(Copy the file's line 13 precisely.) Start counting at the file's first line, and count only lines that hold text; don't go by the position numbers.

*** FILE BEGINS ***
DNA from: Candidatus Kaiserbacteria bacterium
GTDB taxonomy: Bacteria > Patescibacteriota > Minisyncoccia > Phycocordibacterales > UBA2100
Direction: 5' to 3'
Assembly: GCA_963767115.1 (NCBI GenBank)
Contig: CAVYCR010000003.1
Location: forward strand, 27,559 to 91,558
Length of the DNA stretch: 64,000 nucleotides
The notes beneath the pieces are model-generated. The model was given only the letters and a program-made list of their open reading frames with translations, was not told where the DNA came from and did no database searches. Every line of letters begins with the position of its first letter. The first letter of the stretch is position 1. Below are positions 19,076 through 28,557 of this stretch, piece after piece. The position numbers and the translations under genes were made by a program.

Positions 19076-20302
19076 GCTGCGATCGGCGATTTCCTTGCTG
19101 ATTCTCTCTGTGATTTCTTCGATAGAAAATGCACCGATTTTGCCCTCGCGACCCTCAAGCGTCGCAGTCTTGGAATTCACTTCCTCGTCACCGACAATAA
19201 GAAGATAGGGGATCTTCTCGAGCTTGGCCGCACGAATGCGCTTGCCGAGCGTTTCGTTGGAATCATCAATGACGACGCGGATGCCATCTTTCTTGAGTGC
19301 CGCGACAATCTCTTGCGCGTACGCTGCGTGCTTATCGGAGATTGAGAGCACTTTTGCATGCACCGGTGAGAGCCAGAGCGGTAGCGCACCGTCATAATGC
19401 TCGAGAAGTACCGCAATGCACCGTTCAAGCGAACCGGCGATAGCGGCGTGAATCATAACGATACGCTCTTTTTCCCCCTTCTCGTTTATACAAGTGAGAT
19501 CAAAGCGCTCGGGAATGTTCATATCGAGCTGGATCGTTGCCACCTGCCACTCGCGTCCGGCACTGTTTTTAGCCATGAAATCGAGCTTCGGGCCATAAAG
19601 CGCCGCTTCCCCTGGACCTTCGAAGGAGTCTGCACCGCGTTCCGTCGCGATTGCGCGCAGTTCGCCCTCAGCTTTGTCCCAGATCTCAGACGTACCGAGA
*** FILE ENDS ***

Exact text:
19301 CGCGACAATCTCTTGCGCGTACGCTGCGTGCTTATCGGAGATTGAGAGCACTTTTGCATGCACCGGTGAGAGCCAGAGCGGTAGCGCACCGTCATAATGC